room rates (21 January 2020)
“We brought this case because we consider that Trivago’s
conduct was particularly egregious. Many consumers may have
been tricked by these price displays into thinking they were
getting great discounts. In fact, Trivago wasn’t comparing
apples with apples when it came to room type for these room
rate comparisons,” ACCC chair Mr Sims said.
“This decision sends a strong message to comparison
websites and search engines that if ranking or ordering of
results is based or influenced by advertising, they should
be upfront and clear with consumers about this so that
consumers are not misled,” Mr Sims said.
Marketing commentary by
Michael Field from EvettField Partners.
Consumer trust in online information is at an all-time
low, largely driven by concerns about data collection,
privacy and use of data by search engines and social media
That being said, consumers still want to be able to, and
should be able to trust the information they source online
from purportedly reputable vendors, especially if they
intend to rely on that information to make purchase
decisions. As such, consumers will rely on the brand,
reputation and marketing of online price comparison sites to
assess the trustworthiness and reliability of the
Trivago have done themselves and the broader online price
comparison website category a huge disservice by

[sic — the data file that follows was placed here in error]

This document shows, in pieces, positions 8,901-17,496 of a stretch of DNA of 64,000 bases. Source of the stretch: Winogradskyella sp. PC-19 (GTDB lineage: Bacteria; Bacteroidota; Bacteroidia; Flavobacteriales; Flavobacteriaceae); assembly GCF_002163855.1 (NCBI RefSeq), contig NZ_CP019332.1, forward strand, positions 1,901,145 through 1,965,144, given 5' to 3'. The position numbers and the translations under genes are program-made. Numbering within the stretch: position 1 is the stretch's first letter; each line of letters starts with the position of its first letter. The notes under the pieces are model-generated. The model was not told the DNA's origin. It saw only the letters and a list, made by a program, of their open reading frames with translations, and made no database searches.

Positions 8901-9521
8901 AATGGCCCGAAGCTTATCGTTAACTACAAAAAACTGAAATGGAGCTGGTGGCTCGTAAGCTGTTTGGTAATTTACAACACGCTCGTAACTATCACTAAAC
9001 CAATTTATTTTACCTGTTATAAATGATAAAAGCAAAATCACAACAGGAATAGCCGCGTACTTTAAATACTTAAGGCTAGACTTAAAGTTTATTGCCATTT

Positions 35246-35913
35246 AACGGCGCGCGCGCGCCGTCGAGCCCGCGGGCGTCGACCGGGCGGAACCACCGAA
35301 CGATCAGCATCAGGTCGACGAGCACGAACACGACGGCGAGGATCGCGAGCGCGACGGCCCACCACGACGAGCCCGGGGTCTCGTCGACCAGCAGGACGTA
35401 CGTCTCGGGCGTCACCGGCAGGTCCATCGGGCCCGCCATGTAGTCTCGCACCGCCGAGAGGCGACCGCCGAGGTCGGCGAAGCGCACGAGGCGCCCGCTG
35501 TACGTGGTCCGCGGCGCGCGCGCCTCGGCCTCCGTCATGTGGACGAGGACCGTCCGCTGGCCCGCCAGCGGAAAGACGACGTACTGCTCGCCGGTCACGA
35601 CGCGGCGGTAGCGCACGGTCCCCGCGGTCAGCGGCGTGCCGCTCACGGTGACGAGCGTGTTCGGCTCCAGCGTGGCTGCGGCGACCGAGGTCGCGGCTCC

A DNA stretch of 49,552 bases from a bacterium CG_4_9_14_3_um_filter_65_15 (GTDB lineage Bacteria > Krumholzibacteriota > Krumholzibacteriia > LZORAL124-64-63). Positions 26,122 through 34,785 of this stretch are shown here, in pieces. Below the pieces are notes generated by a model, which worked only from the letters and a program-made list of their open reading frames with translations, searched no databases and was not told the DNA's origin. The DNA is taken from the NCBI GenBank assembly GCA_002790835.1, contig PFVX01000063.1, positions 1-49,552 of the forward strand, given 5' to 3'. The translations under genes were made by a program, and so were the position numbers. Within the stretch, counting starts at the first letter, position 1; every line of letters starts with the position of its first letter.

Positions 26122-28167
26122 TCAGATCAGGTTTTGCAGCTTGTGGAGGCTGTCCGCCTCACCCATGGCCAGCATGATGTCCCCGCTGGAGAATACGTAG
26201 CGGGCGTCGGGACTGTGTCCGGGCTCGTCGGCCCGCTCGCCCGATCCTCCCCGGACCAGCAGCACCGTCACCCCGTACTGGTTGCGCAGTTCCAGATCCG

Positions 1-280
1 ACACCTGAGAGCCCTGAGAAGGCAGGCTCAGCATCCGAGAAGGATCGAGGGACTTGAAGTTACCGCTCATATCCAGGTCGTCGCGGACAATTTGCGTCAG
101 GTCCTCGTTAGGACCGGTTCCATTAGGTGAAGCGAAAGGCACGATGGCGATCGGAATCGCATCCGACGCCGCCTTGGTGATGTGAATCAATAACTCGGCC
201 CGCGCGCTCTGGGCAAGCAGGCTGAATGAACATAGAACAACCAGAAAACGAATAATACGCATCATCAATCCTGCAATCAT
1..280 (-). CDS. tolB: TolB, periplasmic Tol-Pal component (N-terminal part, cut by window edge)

deliberately deploying manipulative marketing strategies to
deceive consumers, misusing the trust consumers place in
their brand in the process.
The judgement relied on expert evidence from Professor
Slonim to examine the consumer marketing perspective. To
summarise his evidence, Professor Slonim dispels the myth
that consumers are ‘maximizers’ who gather all of the
available information on all of the available options to
come to a rational decision to ‘optimise’ their purchase
As consumers are time poor, and flooded with choices,
there is a trade-off that takes place in the mind of the
consumer whereby they aim to minimise the amount of time
spent searching and comparing, especially if the perceived
benefit is not high enough to justify the investment. For
example, it may not be worth spending an additional hour
online searching and comparing prices if the additional
saving is likely to be worth less than the time spent
Trivago would have, or should have known that their
actions would be likely to deceive consumers. There was a
clear commercial benefit for Trivago to maintain the
deception as they continue to earn CPC revenue from
advertisers willing to pay a premium for position.
The casualty in this judgement is consumer trust.
Marketers would be well advised to heed the lesson, review
their marketing strategies and ensure they are compliant
with the relevant Australian consumer laws. This is
especially true for international brands wishing to enter
the Australian market.